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zorlack over 4 years ago
Design, science and biology come together in this screechy 1971 high-tech drama.
Austin over 5 years ago
An exciting disease thriller that stands the test of time.
Robert Postill almost 6 years ago
There's something dodgy about the science but it's a lovely movie.
João Santos 6 years ago
Excellent plot and great visuals, must have been inspired on Kubrick's work.
emilio murillo over 6 years ago
Fine. Nice setting. Good job of the art dept. Strong precursor of modern-bio-menace-films.
Stephen Jones 7 years ago
The 1st Michael Crichton techno-thrller. Fast-paced who-dunnit to save the world.
John Carlyle-Clarke 7 years ago
Stands the test of time. The visuals are near Kubrick and the plot is tense and exciting.
Courtney Bess almost 2 years ago
Noah Rymer 2 years ago
Iulia M 2 years ago
Humberto Octavio almost 4 years ago
Andrey Cherkashin over 4 years ago
Tom o'brien almost 5 years ago
Mike Joyce over 5 years ago
Fox Maggot over 5 years ago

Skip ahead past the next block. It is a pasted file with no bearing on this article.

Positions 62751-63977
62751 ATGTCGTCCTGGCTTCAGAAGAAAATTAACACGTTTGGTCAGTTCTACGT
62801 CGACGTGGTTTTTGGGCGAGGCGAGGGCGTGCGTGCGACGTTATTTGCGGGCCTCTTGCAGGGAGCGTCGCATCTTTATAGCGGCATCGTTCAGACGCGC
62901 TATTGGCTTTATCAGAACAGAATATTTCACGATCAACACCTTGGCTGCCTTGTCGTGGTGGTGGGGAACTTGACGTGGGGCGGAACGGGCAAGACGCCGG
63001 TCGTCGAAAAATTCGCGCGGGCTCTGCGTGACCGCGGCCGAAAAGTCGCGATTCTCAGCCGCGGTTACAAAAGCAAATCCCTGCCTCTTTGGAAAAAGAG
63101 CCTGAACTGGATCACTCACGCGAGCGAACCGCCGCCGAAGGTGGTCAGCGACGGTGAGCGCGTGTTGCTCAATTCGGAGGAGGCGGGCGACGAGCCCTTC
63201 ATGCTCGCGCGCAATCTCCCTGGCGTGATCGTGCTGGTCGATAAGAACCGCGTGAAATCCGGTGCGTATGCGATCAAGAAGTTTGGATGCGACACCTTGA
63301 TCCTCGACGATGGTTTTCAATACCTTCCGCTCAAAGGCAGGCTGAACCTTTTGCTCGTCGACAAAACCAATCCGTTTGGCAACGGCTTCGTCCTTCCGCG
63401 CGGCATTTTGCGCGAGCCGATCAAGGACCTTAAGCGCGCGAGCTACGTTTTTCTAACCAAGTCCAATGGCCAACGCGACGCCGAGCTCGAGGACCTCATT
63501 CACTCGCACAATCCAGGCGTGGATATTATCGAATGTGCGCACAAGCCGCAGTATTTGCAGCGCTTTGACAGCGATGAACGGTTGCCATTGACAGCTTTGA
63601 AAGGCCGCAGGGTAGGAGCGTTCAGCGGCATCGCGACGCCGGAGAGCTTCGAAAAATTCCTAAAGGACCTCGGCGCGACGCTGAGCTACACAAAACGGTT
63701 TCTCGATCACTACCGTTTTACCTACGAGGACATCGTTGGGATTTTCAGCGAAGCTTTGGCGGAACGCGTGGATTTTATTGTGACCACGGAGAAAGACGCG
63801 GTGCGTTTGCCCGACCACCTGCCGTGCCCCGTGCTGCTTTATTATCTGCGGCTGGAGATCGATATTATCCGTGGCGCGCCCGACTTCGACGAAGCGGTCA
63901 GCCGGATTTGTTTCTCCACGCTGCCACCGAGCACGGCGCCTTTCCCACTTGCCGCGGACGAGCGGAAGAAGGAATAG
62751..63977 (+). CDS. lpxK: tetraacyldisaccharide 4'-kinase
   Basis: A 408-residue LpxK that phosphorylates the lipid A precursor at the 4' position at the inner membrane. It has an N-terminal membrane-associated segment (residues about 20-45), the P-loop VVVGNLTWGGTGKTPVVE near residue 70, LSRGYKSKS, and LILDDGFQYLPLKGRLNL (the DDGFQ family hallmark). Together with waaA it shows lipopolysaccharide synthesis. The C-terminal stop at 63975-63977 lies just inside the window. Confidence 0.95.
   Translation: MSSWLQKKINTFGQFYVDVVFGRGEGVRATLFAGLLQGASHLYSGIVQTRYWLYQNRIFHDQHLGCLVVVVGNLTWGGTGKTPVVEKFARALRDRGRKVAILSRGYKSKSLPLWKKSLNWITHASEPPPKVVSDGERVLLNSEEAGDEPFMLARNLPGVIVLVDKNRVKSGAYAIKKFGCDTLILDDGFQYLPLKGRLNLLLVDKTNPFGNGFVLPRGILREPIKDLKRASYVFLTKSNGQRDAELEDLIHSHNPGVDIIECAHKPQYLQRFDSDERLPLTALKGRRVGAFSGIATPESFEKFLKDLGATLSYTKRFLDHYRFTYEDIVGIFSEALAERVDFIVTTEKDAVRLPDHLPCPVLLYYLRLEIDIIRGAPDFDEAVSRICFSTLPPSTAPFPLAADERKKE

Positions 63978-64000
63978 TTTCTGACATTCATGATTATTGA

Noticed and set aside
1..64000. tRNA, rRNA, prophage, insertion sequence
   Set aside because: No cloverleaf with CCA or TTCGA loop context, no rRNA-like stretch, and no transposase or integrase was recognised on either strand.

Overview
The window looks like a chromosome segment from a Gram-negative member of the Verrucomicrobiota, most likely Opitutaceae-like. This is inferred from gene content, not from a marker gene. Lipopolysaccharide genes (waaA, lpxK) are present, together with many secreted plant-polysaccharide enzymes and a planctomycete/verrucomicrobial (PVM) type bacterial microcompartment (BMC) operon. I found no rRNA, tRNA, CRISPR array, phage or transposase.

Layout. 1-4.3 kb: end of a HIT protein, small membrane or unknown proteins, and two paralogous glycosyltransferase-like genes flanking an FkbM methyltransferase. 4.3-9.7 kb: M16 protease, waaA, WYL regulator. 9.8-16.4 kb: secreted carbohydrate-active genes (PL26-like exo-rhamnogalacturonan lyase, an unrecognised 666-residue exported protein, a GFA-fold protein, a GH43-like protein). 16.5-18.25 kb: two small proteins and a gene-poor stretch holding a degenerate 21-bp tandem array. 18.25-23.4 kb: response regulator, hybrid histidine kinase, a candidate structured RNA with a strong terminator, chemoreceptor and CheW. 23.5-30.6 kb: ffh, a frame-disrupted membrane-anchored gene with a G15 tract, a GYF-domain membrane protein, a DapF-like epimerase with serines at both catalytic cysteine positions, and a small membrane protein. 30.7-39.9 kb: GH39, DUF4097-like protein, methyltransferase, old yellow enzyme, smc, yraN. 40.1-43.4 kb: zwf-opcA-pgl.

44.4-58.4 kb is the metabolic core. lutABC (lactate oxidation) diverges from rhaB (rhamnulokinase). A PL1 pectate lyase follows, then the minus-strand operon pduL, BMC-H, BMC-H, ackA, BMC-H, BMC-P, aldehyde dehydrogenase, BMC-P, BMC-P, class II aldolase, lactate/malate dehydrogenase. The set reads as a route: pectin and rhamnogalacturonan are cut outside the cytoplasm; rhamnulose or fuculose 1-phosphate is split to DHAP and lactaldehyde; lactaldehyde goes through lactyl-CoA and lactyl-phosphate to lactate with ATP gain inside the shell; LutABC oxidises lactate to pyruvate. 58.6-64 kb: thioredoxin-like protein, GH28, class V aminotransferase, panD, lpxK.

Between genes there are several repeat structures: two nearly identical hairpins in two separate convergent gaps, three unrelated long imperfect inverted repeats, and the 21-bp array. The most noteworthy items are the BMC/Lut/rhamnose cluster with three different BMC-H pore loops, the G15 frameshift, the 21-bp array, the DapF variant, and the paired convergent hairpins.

Shane Stenton over 5 years ago
Jessica Barraca over 5 years ago
Kalel over 5 years ago
Mats Arvendal almost 6 years ago
The Andromeda Strain is a 1971 American science-fiction film, based on the novel published in 1969 by Michael Crichton. The film is about a team of scientists who investigate a deadly organism of extraterrestrial origin that causes rapid, fatal blood clotting. Directed by Robert Wise, the film starred Arthur Hill, James Olson, Kate Reid, and David Wayne. The film follows the book closely. The special effects were designed by Douglas Trumbull. The cast of characters in the novel was modified for the film, most notably by changing the male Dr. Peter Leavitt in the novel into a woman, Dr. Ruth Leavitt. Screenwriter Nelson Gidding suggested the change to Wise, who at first was not enthusiastic, as he initially pictured the sex-changed Dr. Leavitt as a largely decorative character reminiscent of Raquel Welch's character in the 1966 film Fantastic Voyage. When Gidding explained his take on Leavitt, Wise resolved the question in an appropriately scientific way by asking the opinion of a...
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